NetGuide NZ - Tomb Raider: Legend

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Tomb Raider: Legend

Publisher: Eidos Interactive    Developer: Crystal Dynamics     Released: 12th April 2006     Players: 1      www: tombraider.com    Rating: TBC             

Tomb Raider: Legend marks the 12th game in the series to grace our screens (that is including original versions, gold editions, millennium editions, and so on) and truth be told – the last title “Angel of Darkness” received poor reviews from fans of Lara Croft. However new developers Crystal Dynamics have given Tomb Raider a breath of fresh air and returned her back to the original gameplay ideas that made the first games memorable classics. Firstly, Lara is looking better than ever and is now cast from 9800 polygons to resemble an athletic and highly realistic model (over twice the number of polys than Lara had two years ago). The developers have also worked hard to get the most out of the current-gen platforms and now Lara moves, flips, climbs and swims with smooth and fluid animations that are both graceful and potentially deadly. 
Legend is definitely trying to remind us just how hot Lara Croft can be by giving us a higher polygon count but the graphics don’t just improve the look of the leading lady, the environments are much crisper and the water effects are stunning. There are new and familiar movements and abilities such as shimmying along ledges, swinging on ropes, jumping, climbing and pushing, but that whole feeling of control is intensified. You will get to really explore and develop your skills as you travel through levels that tend to leave you on the edge of near death falls, and unique sequences that force you to hit buttons as prompted to avoid imminent death. But don’t worry; depending on how you screw those up, you’ll get unique deaths that hopefully will keep you entertained until you get past them to the next part of the game. Puzzles won’t have you running all over giant mazes like before either, now when you solve a puzzle, whatever opens will be in the giant room you had been solving your puzzle in giving you a better feeling of progress without frustrating guessing-games.
On top of different costumes and plenty of equipment to play with – there are also bucket loads of guns. Oh yeah, you’ll get to dual-wield handguns like before, but you’ll also get shotguns, submachine guns, rocket launchers, grappling hooks and you can easily lock on to targets to make moving around and shooting a little bit easier. Depending on how well you do in each level you get to upgrade these weapons and unlock stuff like new costumes and other fun goodies. Thankfully, instead of shooting poor little bears and wolves, in Legend you’ll go up against intelligent human baddies to blast away at (and plenty of them too!) and the graphics make every single kill enjoyable. It may have been a while in the making, but for fans of the original games, Legend is a definite must and will restore faith in the Tomb Raider series for many years to come. Now if only they can make the Tomb Raider movies this good.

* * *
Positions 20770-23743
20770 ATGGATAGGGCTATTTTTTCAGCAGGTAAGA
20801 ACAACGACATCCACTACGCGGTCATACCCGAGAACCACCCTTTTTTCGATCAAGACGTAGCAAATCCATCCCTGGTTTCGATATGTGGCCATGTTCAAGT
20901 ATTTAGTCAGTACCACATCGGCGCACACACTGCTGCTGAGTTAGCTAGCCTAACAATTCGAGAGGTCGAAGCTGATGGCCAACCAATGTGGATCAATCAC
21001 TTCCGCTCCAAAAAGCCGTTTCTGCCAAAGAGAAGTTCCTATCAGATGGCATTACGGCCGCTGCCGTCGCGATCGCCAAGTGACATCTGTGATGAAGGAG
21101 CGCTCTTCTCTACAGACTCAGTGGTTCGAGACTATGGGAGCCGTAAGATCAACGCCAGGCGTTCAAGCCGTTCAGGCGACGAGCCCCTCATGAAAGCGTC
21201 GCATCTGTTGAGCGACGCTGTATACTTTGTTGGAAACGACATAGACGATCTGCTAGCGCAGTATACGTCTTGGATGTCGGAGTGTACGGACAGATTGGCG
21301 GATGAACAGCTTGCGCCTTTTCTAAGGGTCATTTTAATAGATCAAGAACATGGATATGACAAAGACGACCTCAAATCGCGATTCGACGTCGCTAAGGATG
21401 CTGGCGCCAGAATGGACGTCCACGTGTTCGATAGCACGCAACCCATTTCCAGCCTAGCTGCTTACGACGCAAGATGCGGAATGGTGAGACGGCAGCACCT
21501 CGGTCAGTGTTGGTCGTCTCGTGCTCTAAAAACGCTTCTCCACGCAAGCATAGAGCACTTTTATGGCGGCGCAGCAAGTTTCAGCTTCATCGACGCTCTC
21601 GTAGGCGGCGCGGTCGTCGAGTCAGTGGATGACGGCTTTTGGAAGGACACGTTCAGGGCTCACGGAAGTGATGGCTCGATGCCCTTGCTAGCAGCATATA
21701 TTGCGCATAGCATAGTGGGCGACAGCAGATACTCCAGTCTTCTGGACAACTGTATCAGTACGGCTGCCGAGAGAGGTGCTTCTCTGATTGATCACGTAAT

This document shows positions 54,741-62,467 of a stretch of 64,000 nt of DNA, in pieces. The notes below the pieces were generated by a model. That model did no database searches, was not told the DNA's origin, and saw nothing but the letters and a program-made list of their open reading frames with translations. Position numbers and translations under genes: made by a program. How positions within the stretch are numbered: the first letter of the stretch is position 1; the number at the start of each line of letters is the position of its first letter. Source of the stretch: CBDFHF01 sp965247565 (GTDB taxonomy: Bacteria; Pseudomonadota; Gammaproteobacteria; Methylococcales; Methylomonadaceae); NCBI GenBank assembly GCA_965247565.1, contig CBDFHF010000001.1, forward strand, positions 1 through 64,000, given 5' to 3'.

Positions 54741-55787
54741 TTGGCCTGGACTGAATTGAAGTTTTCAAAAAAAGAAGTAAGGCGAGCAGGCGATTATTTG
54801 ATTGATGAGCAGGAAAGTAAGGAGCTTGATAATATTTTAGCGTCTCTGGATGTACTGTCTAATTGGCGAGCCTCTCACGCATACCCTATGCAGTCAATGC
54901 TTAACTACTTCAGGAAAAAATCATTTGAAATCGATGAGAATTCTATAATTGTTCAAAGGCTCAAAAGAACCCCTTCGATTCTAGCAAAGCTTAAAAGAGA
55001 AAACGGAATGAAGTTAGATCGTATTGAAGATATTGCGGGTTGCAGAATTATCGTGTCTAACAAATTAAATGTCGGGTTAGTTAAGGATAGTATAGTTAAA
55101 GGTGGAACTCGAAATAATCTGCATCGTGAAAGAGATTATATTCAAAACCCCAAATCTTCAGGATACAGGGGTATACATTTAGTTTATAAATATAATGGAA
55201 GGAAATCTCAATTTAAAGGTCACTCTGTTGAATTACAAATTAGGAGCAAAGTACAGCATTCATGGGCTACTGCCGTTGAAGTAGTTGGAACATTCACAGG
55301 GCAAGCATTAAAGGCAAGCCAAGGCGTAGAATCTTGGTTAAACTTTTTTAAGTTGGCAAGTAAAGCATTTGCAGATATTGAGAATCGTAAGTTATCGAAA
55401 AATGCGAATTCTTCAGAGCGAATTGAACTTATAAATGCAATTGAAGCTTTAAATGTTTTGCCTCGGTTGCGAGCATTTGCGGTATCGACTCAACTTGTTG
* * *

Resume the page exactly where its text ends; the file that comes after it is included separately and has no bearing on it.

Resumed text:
Amanda Evert, a rogue anthropologist is Lara’s new cat-fighting adversary in Tomb Raider: Legend. Through a series of flashbacks, you learn that on the outside, Amanda was a graduate student of social anthropology but on the inside, she was an intense chronicler of the metaphysical and spiritual. She believed wholeheartedly that the common notion of reality is nothing but a thin, drab layer pulled over the infinite truth of the soul. Her dream was to rediscover this supreme knowledge from the past and teach it to people so they could gain enlightenment, although it seemed more like a harmless youthful dalliance than a true obsession to Lara. She was also a brilliant researcher who was still in touch with the modern world but still had a lust for the unexplainable. Amanda was young, a bit bookish, not too self-confident, and a bit of a hippy and her relationship with Lara was filled with playful philosophical banter and even though they crossed intellectual swords – it was always in the form of intellectual debate.
Then one day in Peru, while excavating a tomb Lara believed contained the last queen of Tiwanaku, her team of graduate students breeched a new room and all hell broke loose. Lara was the only one to return to the surface, where the team’s structural engineer, Anaya Imanu, listened in horror to Lara’s story of how a malevolent entity of some kind slaughtered everyone in the tomb, except for Lara and Amanda. But as the two tried to escape, Amanda set off a trap that sealed the room, brought down the roof, and drowned her – or so Lara thought.

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